The Washington region’s economy reached its trough in May 2020, during the peak of the first wave of COVID-19. Compared to its pre-pandemic peak in February 2020, the region lost 362,900 jobs for a decline of 10.7 percent. Between May and September 2020, the region recovered 146,500 jobs, or about two-fifths of all the jobs that had been lost. The jobs recovery slowed during the fall and the region recovered 31,300 jobs between September and November 2020, before losing 3,800 jobs in December. This reversal occurred as the second wave of COVID-19 surpassed the case rates that occurred during the peak of the first wave in the Washington region and the colder winter weather made outdoor activities less viable. As of December 2020, the region had recovered 174,00 (48%) of the jobs that were lost in the April and May 2020, on net.
Compared to December 2019, the Washington region had 177,800 fewer jobs for a decrease of 5.2 percent. The losses continued to be largest for the Leisure & Hospitality sector, which had 83,500 fewer jobs and one-quarter (25.0%) of the jobs in this sector were lost at the end of the year compared to 2019. This sector also had the largest reversal in gains in December; in November, the monthly over-the-year decline was 22.4 percent. Within this sector, the Accommodations sub-sector had the largest losses in December 2020, decreasing by 39.4 percent compared to last December. The Arts, Entertainment & Recreation sub-sector had 28.2 percent fewer jobs, while the Food Services & Drinking Places sub-sector had 21.7 percent fewer jobs.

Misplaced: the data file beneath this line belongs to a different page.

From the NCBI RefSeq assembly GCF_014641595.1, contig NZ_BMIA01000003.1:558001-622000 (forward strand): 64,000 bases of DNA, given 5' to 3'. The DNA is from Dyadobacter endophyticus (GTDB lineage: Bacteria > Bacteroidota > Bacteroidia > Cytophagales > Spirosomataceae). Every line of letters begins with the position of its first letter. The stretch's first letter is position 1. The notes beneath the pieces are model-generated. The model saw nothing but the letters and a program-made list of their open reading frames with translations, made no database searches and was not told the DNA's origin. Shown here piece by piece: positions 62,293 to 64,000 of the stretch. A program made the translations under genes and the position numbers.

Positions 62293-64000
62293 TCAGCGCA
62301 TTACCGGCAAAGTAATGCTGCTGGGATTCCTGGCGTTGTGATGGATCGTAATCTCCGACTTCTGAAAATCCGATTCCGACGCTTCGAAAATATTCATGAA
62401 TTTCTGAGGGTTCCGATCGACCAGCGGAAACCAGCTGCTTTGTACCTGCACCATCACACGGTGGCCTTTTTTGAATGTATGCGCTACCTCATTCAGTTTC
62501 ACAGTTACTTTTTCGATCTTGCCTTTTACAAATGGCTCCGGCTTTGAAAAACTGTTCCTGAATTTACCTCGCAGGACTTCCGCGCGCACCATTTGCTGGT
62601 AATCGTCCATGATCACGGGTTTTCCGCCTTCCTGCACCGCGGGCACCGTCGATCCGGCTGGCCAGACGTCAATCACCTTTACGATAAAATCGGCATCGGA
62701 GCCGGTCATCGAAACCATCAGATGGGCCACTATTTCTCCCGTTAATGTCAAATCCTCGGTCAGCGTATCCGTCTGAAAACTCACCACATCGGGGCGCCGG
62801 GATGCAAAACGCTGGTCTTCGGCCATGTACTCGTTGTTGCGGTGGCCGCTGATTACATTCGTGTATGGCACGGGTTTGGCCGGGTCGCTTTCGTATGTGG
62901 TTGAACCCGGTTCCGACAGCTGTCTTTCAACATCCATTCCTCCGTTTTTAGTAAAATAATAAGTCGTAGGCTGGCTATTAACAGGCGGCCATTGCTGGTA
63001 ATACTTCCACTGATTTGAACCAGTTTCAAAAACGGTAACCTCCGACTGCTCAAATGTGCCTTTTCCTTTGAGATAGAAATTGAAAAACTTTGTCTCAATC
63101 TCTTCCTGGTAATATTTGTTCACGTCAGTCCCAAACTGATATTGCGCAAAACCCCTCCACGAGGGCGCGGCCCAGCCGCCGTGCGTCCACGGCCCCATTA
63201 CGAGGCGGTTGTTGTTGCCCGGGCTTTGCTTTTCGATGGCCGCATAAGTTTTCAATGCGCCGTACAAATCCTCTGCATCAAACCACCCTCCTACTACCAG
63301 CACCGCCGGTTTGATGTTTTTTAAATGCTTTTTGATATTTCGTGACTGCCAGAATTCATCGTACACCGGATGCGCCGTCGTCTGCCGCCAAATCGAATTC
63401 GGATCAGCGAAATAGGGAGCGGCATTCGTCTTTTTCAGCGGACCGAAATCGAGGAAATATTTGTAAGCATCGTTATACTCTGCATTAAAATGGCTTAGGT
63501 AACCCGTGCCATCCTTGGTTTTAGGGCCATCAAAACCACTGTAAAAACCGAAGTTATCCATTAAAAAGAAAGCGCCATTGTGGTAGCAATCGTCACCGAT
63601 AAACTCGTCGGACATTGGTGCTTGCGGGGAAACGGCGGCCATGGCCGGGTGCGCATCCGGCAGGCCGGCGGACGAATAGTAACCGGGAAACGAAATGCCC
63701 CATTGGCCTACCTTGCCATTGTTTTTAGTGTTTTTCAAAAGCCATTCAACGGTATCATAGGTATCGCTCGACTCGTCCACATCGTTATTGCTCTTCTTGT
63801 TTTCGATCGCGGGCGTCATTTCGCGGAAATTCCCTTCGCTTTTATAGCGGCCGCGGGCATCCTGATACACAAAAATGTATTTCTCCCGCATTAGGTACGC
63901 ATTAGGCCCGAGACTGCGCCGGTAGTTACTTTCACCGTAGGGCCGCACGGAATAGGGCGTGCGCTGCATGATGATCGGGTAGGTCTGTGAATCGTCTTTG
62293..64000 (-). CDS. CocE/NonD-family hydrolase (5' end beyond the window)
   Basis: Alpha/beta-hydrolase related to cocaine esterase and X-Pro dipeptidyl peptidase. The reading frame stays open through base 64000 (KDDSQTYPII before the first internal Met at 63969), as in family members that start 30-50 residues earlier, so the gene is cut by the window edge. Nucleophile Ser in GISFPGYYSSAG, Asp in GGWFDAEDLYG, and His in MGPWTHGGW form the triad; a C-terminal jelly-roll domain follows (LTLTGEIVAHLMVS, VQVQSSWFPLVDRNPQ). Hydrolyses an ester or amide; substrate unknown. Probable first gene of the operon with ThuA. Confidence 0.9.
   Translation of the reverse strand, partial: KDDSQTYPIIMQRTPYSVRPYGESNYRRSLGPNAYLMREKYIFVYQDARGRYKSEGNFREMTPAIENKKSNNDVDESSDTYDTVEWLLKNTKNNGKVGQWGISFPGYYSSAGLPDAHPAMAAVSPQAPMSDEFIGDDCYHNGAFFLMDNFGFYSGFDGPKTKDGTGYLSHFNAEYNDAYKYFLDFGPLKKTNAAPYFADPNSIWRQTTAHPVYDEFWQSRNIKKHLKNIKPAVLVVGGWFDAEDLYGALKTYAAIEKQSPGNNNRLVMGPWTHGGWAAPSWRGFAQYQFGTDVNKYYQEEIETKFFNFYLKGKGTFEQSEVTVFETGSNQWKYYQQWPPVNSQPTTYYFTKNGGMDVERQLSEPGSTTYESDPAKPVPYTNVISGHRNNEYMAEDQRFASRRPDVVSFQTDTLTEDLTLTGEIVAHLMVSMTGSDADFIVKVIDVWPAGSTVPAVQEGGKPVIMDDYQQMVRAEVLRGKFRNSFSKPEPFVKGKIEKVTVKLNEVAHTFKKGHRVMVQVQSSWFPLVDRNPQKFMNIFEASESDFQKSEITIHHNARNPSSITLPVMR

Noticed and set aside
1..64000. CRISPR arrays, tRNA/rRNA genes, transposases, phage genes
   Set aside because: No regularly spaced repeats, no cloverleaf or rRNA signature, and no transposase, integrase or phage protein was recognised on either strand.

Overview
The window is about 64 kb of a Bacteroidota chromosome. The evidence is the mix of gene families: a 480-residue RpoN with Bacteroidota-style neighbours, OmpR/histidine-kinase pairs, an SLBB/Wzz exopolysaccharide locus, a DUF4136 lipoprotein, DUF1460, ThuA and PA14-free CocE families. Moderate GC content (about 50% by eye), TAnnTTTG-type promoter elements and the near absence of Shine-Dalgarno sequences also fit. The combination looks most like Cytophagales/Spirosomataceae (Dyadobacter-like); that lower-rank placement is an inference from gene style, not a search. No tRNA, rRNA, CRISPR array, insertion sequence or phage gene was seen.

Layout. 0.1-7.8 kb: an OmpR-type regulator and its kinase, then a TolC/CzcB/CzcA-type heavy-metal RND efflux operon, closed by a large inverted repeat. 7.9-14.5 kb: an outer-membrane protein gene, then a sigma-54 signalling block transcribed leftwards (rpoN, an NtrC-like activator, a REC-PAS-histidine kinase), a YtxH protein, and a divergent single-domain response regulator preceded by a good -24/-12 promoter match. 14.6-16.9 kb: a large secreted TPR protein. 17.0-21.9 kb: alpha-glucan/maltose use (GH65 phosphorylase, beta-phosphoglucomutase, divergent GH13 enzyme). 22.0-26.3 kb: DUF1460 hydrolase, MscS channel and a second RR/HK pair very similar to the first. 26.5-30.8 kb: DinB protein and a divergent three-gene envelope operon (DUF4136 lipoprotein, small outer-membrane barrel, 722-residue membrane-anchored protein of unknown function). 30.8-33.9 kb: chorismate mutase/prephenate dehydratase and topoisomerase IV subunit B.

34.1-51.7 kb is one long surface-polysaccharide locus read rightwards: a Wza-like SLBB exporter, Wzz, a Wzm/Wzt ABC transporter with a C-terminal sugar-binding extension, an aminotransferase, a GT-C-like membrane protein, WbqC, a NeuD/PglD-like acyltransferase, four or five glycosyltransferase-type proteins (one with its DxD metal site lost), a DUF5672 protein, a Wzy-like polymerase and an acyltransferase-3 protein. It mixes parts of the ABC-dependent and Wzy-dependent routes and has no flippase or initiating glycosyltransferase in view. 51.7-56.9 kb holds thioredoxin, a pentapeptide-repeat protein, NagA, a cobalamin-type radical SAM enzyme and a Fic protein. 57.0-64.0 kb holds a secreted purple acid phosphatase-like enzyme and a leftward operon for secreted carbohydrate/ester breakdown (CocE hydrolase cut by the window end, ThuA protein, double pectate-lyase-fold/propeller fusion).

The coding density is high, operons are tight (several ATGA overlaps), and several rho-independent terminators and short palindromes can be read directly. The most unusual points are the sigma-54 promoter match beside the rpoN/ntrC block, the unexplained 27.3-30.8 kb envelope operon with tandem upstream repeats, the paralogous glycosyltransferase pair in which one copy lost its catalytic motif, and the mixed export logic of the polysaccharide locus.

The sector with the second largest absolute jobs losses as of December 2020 was Education & Health Services, which had 31,200 fewer jobs (-6.9%). The losses in this sector were largest for non-hospital health care services (-8.2%). Private sector Education Services decreased by 7.0 percent between December 2019 and December 2020, while the number of jobs in hospitals decreased by 2.3 percent. On a percentage point basis, the second largest loss was in the Transportation & Utilities sector, which decreased by 11.1 percent (-8,800 jobs) between December 2019 and December 2020. These losses were likely concentrated in the transportation sub-sector, although the data on this sub-sector have not yet been released.